Earth Eats: Real Food, Green Living

Put Your Chickens To Work

Learn how to get a little free labor out of your flock. Here's a hint: Sometimes the best move forward is a giant step back.

chicken dairy mustache

Photo: Will Merydith (Flickr)

Your birds will love tasty morsels like these.

Let Them Out

In his 2011 book, The Small-Scale Poultry Flock, chicken guru Harvey Ussery outlines how to put your birds to work while at the same time scaling down their need for industrial feed.

It’s easy: allow them to forage for nutritious greens and bugs on their own.

“The more I give my birds access to live, natural feeds, the less I will have to rely on my purchased feed,” says Ussery. Over time, this translates into real money saved.

Ussery suggests letting chickens out for a few hours just before sunset, so they won’t tear up your yard or garden, “but what they will do is eat worms and other insects. By the time they are ready to tear into the lettuce or kale, it will be dark and they will be off to the coop.”

Waste Not, Want Not

Chickens also make great garbage disposals. They are happy to eat table scraps and even recently expired dairy products, which provide vital calcium to laying hens.

They’ll also help you clean up any extra vegetables that may not have been harvested. Before tilling this spring, sit back and watch the birds finish up any lettuce, kale, spinach or other cold-weather crops.

Ussery believes we should all look at our own situations and try to figure out customized ways to let our flocks eat more naturally — something farmers and other poultry raisers have done for hundreds of years.

“Sometimes the best move forward is a giant step back,” he says.

worm multitude close-up macro

Photo: Daves Portfolio (Flickr)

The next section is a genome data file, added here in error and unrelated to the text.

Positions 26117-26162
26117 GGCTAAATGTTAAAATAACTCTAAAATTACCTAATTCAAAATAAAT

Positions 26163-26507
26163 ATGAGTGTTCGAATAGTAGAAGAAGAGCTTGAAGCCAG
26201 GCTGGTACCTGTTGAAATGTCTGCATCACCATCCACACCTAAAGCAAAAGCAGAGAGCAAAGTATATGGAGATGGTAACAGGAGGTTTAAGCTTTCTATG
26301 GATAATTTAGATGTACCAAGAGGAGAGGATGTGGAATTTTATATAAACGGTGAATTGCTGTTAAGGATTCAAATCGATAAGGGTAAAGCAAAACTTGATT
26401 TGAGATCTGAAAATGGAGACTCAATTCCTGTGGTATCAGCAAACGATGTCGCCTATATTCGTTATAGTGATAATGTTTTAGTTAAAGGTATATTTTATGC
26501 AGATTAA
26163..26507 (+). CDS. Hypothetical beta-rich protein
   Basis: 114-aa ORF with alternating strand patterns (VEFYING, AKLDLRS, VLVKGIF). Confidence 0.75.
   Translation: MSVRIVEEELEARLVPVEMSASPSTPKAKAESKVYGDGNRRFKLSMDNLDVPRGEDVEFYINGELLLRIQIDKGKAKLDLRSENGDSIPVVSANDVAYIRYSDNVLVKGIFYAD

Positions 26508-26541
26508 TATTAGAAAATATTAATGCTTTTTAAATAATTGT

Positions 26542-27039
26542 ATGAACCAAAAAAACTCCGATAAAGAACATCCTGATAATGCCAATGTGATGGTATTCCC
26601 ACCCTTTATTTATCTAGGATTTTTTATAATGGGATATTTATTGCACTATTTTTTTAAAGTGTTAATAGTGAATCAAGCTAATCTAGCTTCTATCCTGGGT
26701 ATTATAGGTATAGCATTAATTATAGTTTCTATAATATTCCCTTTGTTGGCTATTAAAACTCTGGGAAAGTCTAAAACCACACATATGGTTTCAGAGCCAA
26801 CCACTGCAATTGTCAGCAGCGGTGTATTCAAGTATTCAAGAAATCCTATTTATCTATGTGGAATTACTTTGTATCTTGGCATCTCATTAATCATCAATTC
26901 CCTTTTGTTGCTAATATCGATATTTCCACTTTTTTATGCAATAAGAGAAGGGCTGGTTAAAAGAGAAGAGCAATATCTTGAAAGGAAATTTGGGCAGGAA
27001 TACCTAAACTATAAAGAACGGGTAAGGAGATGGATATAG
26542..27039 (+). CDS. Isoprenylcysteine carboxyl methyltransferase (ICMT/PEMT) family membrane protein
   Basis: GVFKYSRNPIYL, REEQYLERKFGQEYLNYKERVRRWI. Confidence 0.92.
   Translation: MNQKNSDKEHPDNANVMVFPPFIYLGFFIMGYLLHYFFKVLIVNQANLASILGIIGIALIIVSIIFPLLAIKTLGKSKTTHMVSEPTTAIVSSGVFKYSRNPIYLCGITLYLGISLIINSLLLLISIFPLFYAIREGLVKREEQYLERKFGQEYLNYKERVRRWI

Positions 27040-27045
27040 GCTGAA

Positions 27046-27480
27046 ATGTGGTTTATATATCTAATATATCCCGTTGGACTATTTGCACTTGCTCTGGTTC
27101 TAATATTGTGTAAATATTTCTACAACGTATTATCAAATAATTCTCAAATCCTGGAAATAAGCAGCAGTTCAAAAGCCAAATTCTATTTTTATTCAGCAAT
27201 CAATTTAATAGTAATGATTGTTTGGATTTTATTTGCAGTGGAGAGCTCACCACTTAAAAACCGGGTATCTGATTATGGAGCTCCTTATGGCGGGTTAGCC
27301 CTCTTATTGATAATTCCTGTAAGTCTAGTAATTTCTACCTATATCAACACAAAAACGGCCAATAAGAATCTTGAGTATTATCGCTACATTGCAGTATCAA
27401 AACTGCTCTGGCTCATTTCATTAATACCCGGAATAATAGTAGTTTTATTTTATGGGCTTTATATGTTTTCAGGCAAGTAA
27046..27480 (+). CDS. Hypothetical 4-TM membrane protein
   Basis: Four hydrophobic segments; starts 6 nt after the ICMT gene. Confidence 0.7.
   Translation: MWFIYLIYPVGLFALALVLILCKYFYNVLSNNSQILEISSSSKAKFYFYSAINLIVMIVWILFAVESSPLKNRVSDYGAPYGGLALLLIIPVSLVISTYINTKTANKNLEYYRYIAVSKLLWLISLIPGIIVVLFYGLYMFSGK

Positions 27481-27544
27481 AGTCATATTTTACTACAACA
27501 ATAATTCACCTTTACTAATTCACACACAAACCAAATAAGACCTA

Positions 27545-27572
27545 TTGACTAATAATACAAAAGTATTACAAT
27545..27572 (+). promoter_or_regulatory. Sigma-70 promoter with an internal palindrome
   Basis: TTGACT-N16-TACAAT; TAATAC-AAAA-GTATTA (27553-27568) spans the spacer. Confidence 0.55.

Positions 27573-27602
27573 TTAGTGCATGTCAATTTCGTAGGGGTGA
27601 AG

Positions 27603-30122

Chickens make great garbage disposals. They are happy to eat recently expired dairy products like this bird, who sports a creamy mustache.

Composting Made Easy

Employing your chickens as fellow composters is another easy way to provide wholesome food while getting some chores taken care of.

Instead composting far away from the coop, Ussery recommends setting up the compost pile right next to the run and making a little door for easy access.

“Why let the crickets and worms and bugs in the compost pile go to waste?” he says. There is a lot of nutrition and protein in the bugs that chickens crave and need!

On top of that, the chickens can do what they do most naturally–scratch and turn earth over. This can save you the trouble of turning the compost heap on a regular basis. Plus, the extra droppings mean that much more rich fertilizer for your soil.

Read More:

Jana Wilson

Jana Wilson lives on 20 acres just outside of Bloomington, IN and writes her blog, The Armchair Homesteader. In addition to the chickens, she has ducks and a border collie named Winnie who helps her with her various efforts at becoming more self-sufficient.

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